Hitting the pool can cool you off and is a fun way to get fit. While a refreshing swim might leave your body renewed and invigorated, it can also lead to uncomfortable, itchy eyes. Eye irritation due to chlorine in eyes is a common problem among those who swim in treated pools.
What Is "Swimmers Eye"?
Conjunctivitis, also known as pink eye, can stem from allergies, bacteria, or — as often happens with the form called swimmers eye — contact with chemicals. Caused by irritants such as chlorine in eyes, air pollution or chemical exposure, chemical conjunctivitis is an inflammation of the conjunctiva, the thin layer of transparent tissue that covers the white of the eye.
Learn to identify swimmers eye, as well as to prevent it before your next dip in the pool. People who experience chemical conjunctivitis from swimming may display symptoms in one or both eyes. These symptoms include a gritty sensation, itching, burning and excessive eye-watering.
Discharge from one or both eyes is a common symptom of swimmers eye, as are swollen eyelids, eye redness, light sensitivity and blurred vision.
Read more: How to Treat a Swollen Eyelid
Home Remedies for Pink Eye
According to the American Optometric Association, flushing the eyes thoroughly with warm water or saline solution can help remove irritants from the surface of the eye, relieving chemical conjunctivitis. Contact lens wearers may need to discontinue the use of their lenses until the eye inflammation and irritation has passed.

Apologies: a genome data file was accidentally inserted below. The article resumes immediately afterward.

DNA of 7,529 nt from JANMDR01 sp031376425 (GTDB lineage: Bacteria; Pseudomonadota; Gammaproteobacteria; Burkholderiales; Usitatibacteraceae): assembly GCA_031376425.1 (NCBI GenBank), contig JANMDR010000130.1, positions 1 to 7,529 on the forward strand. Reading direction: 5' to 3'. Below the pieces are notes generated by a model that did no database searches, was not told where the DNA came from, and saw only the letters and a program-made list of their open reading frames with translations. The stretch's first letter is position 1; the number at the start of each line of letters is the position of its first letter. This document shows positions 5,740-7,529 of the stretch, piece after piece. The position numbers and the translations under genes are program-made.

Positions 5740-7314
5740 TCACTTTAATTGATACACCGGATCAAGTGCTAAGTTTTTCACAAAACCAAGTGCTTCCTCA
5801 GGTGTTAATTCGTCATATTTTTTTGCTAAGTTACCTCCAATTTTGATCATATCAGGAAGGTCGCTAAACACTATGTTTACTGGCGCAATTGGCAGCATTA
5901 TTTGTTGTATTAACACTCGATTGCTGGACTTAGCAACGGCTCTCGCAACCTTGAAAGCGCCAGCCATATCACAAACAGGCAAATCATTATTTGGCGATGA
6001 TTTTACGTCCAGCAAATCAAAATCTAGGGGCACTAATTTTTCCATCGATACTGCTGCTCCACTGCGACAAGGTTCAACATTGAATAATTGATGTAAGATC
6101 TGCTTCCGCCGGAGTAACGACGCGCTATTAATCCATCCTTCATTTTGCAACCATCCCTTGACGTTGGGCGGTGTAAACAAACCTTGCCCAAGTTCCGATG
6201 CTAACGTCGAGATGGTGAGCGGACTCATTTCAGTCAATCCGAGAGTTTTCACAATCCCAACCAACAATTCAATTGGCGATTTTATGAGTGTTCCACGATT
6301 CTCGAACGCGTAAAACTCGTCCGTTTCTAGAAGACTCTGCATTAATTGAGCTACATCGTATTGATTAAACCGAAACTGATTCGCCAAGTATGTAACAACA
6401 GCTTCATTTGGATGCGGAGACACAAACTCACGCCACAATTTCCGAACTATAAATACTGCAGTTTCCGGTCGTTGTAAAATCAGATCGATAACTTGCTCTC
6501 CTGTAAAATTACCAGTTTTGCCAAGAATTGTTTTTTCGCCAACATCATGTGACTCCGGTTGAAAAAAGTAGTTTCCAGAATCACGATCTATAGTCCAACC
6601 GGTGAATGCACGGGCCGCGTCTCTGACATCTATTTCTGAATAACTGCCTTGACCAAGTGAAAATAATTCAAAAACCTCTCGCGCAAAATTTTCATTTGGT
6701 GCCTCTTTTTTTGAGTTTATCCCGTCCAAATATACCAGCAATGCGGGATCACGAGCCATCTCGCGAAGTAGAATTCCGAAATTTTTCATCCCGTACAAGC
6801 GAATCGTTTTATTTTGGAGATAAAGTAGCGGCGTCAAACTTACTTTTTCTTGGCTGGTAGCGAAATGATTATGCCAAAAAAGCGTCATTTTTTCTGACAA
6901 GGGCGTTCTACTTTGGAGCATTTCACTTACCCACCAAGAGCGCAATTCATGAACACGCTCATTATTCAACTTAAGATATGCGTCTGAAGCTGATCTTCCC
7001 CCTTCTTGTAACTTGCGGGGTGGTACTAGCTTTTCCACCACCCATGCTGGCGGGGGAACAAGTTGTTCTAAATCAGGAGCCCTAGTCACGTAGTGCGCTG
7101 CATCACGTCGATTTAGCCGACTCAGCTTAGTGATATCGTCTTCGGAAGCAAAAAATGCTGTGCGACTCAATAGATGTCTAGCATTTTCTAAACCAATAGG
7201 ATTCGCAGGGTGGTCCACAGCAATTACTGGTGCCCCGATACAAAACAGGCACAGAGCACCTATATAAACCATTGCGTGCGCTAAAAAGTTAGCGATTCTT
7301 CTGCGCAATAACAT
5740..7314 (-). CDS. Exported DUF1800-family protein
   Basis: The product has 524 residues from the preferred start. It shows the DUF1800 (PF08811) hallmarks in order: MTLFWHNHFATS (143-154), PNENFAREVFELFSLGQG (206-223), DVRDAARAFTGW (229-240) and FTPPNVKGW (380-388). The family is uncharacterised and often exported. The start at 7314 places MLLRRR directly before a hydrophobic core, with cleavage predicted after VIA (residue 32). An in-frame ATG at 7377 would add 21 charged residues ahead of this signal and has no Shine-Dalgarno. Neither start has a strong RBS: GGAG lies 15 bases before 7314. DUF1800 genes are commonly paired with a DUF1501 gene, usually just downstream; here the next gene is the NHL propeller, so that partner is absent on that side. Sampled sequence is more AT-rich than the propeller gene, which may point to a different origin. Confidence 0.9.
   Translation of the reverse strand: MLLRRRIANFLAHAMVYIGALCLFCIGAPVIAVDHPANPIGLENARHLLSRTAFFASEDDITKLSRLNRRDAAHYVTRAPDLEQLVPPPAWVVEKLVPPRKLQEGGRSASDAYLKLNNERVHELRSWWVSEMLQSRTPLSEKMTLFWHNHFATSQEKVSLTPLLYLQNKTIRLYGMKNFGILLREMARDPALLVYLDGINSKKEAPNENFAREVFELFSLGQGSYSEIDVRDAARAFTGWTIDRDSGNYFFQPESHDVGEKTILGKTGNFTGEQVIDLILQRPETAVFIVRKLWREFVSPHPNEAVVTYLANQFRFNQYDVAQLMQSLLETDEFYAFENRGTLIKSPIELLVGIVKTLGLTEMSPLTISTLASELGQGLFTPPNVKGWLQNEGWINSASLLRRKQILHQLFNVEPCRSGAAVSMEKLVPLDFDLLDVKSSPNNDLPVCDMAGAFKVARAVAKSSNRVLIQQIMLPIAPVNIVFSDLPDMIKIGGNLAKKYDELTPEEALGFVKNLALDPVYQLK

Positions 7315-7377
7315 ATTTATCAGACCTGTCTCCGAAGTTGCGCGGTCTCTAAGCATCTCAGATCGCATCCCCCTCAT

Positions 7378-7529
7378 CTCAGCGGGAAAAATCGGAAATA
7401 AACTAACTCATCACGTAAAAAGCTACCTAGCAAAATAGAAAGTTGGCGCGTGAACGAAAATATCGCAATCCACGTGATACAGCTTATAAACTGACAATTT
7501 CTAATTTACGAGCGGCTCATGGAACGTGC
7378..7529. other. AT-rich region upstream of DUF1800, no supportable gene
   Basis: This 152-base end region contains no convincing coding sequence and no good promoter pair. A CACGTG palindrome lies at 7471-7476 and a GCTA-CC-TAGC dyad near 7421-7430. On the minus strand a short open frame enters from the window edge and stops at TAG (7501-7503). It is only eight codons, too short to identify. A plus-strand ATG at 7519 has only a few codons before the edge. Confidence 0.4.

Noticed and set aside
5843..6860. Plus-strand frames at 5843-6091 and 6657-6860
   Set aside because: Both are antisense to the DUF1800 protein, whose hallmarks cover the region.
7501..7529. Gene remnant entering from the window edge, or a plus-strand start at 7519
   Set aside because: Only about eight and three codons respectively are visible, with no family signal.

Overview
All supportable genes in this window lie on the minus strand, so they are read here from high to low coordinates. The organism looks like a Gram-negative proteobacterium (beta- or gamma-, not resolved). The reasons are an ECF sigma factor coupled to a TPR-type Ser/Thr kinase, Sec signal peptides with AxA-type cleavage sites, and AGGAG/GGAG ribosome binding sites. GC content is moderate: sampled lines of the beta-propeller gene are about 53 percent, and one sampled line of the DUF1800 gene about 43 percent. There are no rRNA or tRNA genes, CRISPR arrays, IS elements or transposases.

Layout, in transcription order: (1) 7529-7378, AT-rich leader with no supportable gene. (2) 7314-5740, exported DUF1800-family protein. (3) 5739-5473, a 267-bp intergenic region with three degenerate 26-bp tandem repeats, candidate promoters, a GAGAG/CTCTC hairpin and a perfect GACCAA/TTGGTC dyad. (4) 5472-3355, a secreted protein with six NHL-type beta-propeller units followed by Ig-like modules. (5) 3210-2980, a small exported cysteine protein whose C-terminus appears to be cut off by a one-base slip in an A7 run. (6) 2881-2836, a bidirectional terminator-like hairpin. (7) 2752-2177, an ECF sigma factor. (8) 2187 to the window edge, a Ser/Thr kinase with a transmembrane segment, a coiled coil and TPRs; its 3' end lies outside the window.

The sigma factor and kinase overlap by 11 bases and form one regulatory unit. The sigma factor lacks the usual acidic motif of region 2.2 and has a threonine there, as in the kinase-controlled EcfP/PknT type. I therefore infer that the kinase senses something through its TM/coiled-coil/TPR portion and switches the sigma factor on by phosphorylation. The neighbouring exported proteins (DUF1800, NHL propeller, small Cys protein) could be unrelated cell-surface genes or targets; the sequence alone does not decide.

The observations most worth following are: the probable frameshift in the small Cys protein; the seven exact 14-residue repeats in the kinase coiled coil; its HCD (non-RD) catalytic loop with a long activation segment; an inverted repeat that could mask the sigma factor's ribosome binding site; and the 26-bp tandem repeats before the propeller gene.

Mayo Clinic notes that cold compresses continue to be among the most effective home treatments for pink eye. Most people find a clean cloth soaked in cool water the most soothing, but you can also alternate with a warm compress.
To further combat inflammation and irritation, over-the-counter lubricating eye drops can ease itching and burning. If your doctor suspects you have an actual allergy to chlorine in eyes or other swimming-related allergens, she may recommend eyedrops containing antihistamines.
When to Seek Professional Treatment
Eye irritation that lasts for more than a few hours after swimming or does not respond to self-care treatment should be evaluated by an eye care professional. See your eye doctor if thick, pus-like discharge is present.
Swimmers eye related to chlorine irritation can result in the temporary clouding of vision. This brief blurriness is not unusual, but consult your eye doctor if vision changes persist for more than an hour or two. Prolonged vision problems may indicate more serious complications.
Preventing Eye Irritation
Help prevent eye irritation when swimming in a home pool by testing the water's pH level frequently and adjusting pool chemicals accordingly. According to the Centers for Disease Control and Prevention, a pH level between 7.2 and 7.8 is ideal for eye comfort and pool disinfection.
Realistically, however, maintaining the ideal pH level in a pool can be difficult, even when it's your own. And in a public pool, chemical and pH levels are definitely beyond your control.
Because of this uncertainty, guarding your eyes is your best defense against swimmers eye. Swimming goggles can be a good alternative for both children and adults. This protective eyewear guard against eye irritation from chlorine in eyes by providing a watertight barrier between sensitive eye tissues and pool water.